for (int val = 200; val >= 0; val -= 1)
if (val % 4 != 0)
System.out.println(val);
The output produced is all values from 200 down to 0, except those that are evenly
divisible by 4:
199
198
197
195
and so on until…
5
3
2
1

EX 4.11. Transform the following while loop into an equivalent do loop (make sure it
produces the same output).
int num = 1;
while (num < 20)
{
num++;
System.out.println(num);
}
This code can be written using a do loop as follows:
int num = 1;
do
{
num++;
System.out.println(num);
}
while (num < 20);

EX 4.12. Transform the while loop from exercise 4.11 into an equivalent for loop (make
sure it produces the same output).
for (int num = 2; num <=20; num ++)
System.out.println(num);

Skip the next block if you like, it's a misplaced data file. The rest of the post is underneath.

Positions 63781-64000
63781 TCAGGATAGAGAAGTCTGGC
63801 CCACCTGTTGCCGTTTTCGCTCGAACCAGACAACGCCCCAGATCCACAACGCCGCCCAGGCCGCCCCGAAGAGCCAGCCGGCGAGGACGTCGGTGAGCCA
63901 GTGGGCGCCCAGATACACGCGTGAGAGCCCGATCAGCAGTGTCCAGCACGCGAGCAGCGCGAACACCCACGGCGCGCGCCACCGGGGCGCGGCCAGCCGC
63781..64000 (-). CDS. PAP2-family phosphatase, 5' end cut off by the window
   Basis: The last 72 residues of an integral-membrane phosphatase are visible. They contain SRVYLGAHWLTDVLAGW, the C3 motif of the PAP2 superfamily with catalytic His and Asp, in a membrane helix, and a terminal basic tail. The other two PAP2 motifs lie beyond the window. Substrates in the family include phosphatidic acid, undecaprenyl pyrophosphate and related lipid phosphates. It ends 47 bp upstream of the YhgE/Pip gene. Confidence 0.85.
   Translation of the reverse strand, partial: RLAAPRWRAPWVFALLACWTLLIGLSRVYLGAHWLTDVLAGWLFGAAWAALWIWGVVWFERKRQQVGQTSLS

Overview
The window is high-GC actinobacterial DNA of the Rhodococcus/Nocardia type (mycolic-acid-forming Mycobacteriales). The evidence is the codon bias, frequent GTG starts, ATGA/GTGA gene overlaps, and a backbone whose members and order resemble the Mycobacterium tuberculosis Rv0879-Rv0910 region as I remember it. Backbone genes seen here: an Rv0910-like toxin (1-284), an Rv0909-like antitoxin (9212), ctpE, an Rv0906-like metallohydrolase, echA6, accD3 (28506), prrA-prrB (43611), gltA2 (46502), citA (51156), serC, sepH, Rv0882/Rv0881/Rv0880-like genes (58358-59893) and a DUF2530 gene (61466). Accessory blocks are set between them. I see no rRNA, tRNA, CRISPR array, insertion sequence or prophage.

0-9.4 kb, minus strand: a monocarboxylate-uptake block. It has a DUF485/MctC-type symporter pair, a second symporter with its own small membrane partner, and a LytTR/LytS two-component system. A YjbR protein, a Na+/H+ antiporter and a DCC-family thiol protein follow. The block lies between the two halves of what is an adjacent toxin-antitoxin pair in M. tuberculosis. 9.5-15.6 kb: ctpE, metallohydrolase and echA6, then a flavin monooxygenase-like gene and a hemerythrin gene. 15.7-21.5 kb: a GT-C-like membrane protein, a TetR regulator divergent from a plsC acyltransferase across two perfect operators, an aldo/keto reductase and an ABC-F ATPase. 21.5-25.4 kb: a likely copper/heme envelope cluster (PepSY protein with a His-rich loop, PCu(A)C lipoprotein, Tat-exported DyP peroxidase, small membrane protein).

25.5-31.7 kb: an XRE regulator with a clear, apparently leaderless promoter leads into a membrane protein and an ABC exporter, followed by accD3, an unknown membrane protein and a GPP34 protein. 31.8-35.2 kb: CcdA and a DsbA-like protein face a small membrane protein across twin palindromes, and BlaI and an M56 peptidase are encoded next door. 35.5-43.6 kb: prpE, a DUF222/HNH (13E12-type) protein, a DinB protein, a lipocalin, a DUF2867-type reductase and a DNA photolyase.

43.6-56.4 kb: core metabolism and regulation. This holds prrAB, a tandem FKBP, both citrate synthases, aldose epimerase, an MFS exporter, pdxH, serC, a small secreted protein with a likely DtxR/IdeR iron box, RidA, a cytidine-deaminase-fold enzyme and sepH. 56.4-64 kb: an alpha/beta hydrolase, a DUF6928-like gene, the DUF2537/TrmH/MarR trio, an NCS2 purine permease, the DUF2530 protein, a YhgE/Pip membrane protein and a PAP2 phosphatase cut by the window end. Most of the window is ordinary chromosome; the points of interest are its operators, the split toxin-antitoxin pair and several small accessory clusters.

Java Foundations, 3rdEdtion Exercise Solutions, Ch. 4

EX 4.13. What is wrong with the following code fragment? What are three distinct ways it
could be changed to remove the flaw?
count = 50;
while (count >= 0)
{
System.out.println(count);
count = count + 1;
}
The loop is infinite because count initially is greater than zero, and continues to
increase in value. The flaw can be removed by (1) decrementing rather than
incrementing count, (2) initializing count to 0 and using, as the condition of the while
loop, count <= 50, and (3) picking an upper limit and using, as the condition of the
while loop, count <= upperLimit.

EX 4.14. Write a while loop that verifies that the user enters a positive integer value.
Scanner scan = new Scanner(System.in);
System.out.print("Enter a positive integer: ");
number = scan.nextInt();
while (number <= 0)
{
System.out.print("That number was not positive.");
System.out.print("Enter a positive integer: ");
number = scan.nextInt();
}

EX 4.15. Write a do loop that verifies that the user enters an even integer value.
Scanner scan = new Scanner(System.in);
do
{
System.out.print("Enter an even integer: ");
number = scan.nextInt();
}
while {number%2 != 0);

EX 4.16. Write a code fragment that reads and prints integer values entered by a user until